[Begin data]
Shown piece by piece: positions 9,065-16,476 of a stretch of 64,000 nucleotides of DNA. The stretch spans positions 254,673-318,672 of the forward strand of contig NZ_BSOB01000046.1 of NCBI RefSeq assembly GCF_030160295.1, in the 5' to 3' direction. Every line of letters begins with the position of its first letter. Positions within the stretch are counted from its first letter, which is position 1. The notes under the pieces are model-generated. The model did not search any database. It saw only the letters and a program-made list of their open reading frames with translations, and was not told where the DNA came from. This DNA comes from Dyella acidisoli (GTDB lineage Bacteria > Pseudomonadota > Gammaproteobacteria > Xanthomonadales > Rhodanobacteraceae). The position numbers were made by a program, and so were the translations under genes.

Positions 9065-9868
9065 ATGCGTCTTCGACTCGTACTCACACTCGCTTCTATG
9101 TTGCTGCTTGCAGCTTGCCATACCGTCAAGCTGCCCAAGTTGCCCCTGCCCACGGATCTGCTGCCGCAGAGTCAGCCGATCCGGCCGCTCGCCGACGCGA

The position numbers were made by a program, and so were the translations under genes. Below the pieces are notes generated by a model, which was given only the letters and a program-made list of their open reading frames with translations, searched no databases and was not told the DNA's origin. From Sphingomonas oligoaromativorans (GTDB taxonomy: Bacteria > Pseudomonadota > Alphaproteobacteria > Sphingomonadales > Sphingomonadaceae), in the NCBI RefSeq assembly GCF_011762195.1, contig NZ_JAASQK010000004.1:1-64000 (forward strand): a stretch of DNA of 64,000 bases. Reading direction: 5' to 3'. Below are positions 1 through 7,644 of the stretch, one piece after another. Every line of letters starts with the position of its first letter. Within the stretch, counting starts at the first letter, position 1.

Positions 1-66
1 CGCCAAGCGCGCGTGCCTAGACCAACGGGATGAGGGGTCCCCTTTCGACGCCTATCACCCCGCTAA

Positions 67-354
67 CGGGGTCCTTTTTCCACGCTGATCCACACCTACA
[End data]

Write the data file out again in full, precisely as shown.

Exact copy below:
Shown piece by piece: positions 9,065-16,476 of a stretch of 64,000 nucleotides of DNA. The stretch spans positions 254,673-318,672 of the forward strand of contig NZ_BSOB01000046.1 of NCBI RefSeq assembly GCF_030160295.1, in the 5' to 3' direction. Every line of letters begins with the position of its first letter. Positions within the stretch are counted from its first letter, which is position 1. The notes under the pieces are model-generated. The model did not search any database. It saw only the letters and a program-made list of their open reading frames with translations, and was not told where the DNA came from. This DNA comes from Dyella acidisoli (GTDB lineage Bacteria > Pseudomonadota > Gammaproteobacteria > Xanthomonadales > Rhodanobacteraceae). The position numbers were made by a program, and so were the translations under genes.

Positions 9065-9868
9065 ATGCGTCTTCGACTCGTACTCACACTCGCTTCTATG
9101 TTGCTGCTTGCAGCTTGCCATACCGTCAAGCTGCCCAAGTTGCCCCTGCCCACGGATCTGCTGCCGCAGAGTCAGCCGATCCGGCCGCTCGCCGACGCGA

The position numbers were made by a program, and so were the translations under genes. Below the pieces are notes generated by a model, which was given only the letters and a program-made list of their open reading frames with translations, searched no databases and was not told the DNA's origin. From Sphingomonas oligoaromativorans (GTDB taxonomy: Bacteria > Pseudomonadota > Alphaproteobacteria > Sphingomonadales > Sphingomonadaceae), in the NCBI RefSeq assembly GCF_011762195.1, contig NZ_JAASQK010000004.1:1-64000 (forward strand): a stretch of DNA of 64,000 bases. Reading direction: 5' to 3'. Below are positions 1 through 7,644 of the stretch, one piece after another. Every line of letters starts with the position of its first letter. Within the stretch, counting starts at the first letter, position 1.

Positions 1-66
1 CGCCAAGCGCGCGTGCCTAGACCAACGGGATGAGGGGTCCCCTTTCGACGCCTATCACCCCGCTAA

Positions 67-354
67 CGGGGTCCTTTTTCCACGCTGATCCACACCTACA